Determining Length: Choosing the Right Size For Your Scarf
To ensure your scarf fits perfectly, it’s essential to choose the correct length. The length will depend on personal preference, but there are some general guidelines to follow. A standard scarf usually measures around 60 inches in length, while a stole can range from 70 to 90 inches. An infinity scarf will typically be shorter (around 50 inches) than a traditional scarf.
The main thing to consider is the recipient’s height when selecting your length. A taller person may prefer a longer scarf, while a shorter person may want something shorter. Additionally, the style of the scarf can dictate the length. A great starting point is measuring their “wingspan”—fingertip to fingertip with their arms stretched wide.
It’s also necessary to account for how the scarf will be worn. If the scarf will be wrapped around the neck multiple times, a longer length may be necessary. However, if the scarf will hang loose and draped over the wearer’s shoulders, a longer length may be necessary.
By determining the ideal length for your scarf, you’ll set yourself up for success in creating a finished product that meets your specifications. Next, we’ll dive into some tips for preventing your scarf from curling, so you can focus on creating a beautiful, well-fitting piece.,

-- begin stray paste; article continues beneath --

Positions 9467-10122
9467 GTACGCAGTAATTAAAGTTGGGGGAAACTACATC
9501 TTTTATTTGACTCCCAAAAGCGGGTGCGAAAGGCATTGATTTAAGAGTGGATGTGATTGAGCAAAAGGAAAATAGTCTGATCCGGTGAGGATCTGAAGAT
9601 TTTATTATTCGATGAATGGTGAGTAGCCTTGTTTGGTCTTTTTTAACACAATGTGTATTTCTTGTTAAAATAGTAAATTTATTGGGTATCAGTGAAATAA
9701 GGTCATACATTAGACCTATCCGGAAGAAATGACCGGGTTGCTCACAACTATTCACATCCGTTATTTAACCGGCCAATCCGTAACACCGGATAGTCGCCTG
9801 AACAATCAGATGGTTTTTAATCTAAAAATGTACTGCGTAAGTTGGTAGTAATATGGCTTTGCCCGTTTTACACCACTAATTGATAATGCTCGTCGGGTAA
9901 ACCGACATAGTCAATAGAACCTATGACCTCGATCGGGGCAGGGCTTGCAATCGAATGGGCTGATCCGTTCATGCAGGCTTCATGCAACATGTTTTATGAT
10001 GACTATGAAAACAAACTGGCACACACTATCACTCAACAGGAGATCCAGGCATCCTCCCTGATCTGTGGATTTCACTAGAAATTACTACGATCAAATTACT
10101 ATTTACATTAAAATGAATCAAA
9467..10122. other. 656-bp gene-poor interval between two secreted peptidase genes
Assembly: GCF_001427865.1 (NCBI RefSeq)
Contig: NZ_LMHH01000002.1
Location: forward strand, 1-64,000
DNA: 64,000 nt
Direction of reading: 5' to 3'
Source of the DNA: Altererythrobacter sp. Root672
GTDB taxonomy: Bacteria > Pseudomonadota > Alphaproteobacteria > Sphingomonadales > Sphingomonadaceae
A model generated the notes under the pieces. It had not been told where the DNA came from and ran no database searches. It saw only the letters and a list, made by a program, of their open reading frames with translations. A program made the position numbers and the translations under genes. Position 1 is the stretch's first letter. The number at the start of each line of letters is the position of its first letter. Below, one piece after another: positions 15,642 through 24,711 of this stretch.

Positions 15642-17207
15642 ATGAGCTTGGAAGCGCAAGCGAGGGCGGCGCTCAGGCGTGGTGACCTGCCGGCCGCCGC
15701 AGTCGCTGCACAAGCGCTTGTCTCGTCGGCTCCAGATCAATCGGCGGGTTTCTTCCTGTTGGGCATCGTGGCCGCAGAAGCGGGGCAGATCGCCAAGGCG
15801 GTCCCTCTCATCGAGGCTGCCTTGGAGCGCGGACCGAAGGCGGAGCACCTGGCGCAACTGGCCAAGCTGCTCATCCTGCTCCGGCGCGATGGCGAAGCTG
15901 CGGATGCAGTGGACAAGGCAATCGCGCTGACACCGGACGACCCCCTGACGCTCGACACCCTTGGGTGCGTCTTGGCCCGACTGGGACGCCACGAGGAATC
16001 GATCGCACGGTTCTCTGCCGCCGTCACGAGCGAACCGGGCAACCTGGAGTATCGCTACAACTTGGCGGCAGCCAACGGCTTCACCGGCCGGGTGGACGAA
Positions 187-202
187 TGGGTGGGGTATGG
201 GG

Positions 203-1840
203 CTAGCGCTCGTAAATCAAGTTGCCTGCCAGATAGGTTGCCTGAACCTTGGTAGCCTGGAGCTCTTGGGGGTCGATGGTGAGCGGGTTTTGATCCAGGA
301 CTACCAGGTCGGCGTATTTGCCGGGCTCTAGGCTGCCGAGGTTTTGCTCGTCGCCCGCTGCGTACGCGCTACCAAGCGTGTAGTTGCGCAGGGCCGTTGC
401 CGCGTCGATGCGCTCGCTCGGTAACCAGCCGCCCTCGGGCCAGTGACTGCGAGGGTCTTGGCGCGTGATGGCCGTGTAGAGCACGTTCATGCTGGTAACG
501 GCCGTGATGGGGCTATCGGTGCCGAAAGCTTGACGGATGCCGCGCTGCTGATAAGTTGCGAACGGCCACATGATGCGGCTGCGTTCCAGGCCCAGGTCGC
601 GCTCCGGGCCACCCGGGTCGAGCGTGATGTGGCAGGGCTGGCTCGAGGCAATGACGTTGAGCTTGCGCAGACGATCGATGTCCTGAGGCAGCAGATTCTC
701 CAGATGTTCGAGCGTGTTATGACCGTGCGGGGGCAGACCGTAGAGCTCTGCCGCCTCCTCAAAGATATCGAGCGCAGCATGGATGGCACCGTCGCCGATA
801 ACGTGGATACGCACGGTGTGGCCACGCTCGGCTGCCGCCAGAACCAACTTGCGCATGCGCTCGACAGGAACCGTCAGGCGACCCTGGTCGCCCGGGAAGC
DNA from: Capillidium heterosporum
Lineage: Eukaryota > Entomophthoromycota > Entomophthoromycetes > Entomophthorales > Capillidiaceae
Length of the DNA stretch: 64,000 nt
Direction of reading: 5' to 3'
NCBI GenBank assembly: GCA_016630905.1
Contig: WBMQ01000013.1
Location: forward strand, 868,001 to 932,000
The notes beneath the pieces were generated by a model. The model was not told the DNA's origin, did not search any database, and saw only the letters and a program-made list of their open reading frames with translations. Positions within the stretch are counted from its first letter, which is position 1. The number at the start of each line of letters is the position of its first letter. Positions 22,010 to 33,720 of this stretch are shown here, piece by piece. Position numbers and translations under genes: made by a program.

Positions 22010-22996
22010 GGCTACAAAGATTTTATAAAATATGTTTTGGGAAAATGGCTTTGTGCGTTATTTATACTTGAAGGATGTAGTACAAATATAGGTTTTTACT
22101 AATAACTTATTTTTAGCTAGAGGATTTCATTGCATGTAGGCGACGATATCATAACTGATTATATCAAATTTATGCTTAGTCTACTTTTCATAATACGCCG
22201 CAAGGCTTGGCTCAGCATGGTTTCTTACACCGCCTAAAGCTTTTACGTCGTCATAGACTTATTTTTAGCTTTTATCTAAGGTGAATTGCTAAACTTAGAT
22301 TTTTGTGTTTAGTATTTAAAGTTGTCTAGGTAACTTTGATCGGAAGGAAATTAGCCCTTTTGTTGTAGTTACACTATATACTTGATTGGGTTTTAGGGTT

Tips for Making a Knit Scarf that Doesn’t Curl
One of the most frustrating things when knitting a scarf is when the edges curl up, distorting the shape of the piece. Luckily, there are a few things you can do to prevent this from happening.
Try using a different stitch pattern for the edges of the scarf. Rather than knitting the first and last few stitches of each row in the same pattern as the body of the scarf, try something like ribbing, garter stitch, or seed stitch. These edging patterns create a flatter, more stable border that won’t curl.
Finally, consider blocking your finished scarf. This involves wetting the piece and then laying it flat to dry, using pins to help shape it into the correct dimensions. Blocking can help to even out any tension issues that may be causing the curling, leading to a more professional-looking finished product.
By following these tips, you’ll be able to create a knit scarf that lays flat and looks great. Next, let’s explore the differences between scarves, stoles, and shawls, so you can choose the perfect accessory for your next project.
Shawl Dimensions: Anything Goes!